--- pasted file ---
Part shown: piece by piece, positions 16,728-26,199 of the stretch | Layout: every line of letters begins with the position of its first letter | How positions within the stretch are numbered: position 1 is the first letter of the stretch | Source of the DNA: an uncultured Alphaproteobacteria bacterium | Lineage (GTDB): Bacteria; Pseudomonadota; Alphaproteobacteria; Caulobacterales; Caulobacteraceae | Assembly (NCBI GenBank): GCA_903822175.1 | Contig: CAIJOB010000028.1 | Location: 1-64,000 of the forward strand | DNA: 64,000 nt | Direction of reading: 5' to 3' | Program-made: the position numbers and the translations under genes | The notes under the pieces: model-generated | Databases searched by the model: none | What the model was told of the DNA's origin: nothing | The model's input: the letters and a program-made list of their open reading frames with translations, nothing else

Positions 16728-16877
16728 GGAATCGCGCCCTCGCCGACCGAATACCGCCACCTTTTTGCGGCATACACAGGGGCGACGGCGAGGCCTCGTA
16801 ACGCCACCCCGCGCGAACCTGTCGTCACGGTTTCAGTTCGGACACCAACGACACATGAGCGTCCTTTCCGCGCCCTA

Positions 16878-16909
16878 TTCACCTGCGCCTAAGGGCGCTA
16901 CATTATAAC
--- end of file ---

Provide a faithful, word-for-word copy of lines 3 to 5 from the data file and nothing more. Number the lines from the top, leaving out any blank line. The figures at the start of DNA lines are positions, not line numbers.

16728 GGAATCGCGCCCTCGCCGACCGAATACCGCCACCTTTTTGCGGCATACACAGGGGCGACGGCGAGGCCTCGTA
16801 ACGCCACCCCGCGCGAACCTGTCGTCACGGTTTCAGTTCGGACACCAACGACACATGAGCGTCCTTTCCGCGCCCTA

Positions 16878-16909